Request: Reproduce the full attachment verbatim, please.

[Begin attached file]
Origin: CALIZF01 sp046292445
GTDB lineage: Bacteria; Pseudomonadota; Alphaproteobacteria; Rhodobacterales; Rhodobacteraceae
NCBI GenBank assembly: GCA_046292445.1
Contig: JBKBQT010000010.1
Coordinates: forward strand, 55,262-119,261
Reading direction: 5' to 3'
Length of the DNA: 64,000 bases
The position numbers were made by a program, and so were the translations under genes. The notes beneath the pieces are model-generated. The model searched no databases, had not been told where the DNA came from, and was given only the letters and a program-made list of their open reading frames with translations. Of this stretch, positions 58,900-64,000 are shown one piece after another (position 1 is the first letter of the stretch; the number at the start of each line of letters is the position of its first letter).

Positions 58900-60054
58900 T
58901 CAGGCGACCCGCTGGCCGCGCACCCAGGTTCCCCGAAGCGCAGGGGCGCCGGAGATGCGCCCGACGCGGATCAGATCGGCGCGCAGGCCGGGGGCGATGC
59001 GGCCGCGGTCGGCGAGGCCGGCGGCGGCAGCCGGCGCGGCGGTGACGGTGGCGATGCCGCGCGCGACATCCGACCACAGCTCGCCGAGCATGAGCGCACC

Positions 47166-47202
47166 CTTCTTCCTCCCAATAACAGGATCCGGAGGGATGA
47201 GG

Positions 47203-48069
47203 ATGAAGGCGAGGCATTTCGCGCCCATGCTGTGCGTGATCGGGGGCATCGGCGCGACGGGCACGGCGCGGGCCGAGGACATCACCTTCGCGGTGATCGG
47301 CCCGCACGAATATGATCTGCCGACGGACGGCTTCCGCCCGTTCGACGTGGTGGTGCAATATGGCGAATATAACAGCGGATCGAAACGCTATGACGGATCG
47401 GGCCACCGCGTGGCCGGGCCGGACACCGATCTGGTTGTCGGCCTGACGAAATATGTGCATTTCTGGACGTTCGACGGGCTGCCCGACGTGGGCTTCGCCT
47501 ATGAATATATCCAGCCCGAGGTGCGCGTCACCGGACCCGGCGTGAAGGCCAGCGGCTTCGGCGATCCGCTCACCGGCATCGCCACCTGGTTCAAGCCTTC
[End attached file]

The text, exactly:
Origin: CALIZF01 sp046292445
GTDB lineage: Bacteria; Pseudomonadota; Alphaproteobacteria; Rhodobacterales; Rhodobacteraceae
NCBI GenBank assembly: GCA_046292445.1
Contig: JBKBQT010000010.1
Coordinates: forward strand, 55,262-119,261
Reading direction: 5' to 3'
Length of the DNA: 64,000 bases
The position numbers were made by a program, and so were the translations under genes. The notes beneath the pieces are model-generated. The model searched no databases, had not been told where the DNA came from, and was given only the letters and a program-made list of their open reading frames with translations. Of this stretch, positions 58,900-64,000 are shown one piece after another (position 1 is the first letter of the stretch; the number at the start of each line of letters is the position of its first letter).

Positions 58900-60054
58900 T
58901 CAGGCGACCCGCTGGCCGCGCACCCAGGTTCCCCGAAGCGCAGGGGCGCCGGAGATGCGCCCGACGCGGATCAGATCGGCGCGCAGGCCGGGGGCGATGC
59001 GGCCGCGGTCGGCGAGGCCGGCGGCGGCAGCCGGCGCGGCGGTGACGGTGGCGATGCCGCGCGCGACATCCGACCACAGCTCGCCGAGCATGAGCGCACC

Positions 47166-47202
47166 CTTCTTCCTCCCAATAACAGGATCCGGAGGGATGA
47201 GG

Positions 47203-48069
47203 ATGAAGGCGAGGCATTTCGCGCCCATGCTGTGCGTGATCGGGGGCATCGGCGCGACGGGCACGGCGCGGGCCGAGGACATCACCTTCGCGGTGATCGG
47301 CCCGCACGAATATGATCTGCCGACGGACGGCTTCCGCCCGTTCGACGTGGTGGTGCAATATGGCGAATATAACAGCGGATCGAAACGCTATGACGGATCG
47401 GGCCACCGCGTGGCCGGGCCGGACACCGATCTGGTTGTCGGCCTGACGAAATATGTGCATTTCTGGACGTTCGACGGGCTGCCCGACGTGGGCTTCGCCT
47501 ATGAATATATCCAGCCCGAGGTGCGCGTCACCGGACCCGGCGTGAAGGCCAGCGGCTTCGGCGATCCGCTCACCGGCATCGCCACCTGGTTCAAGCCTTC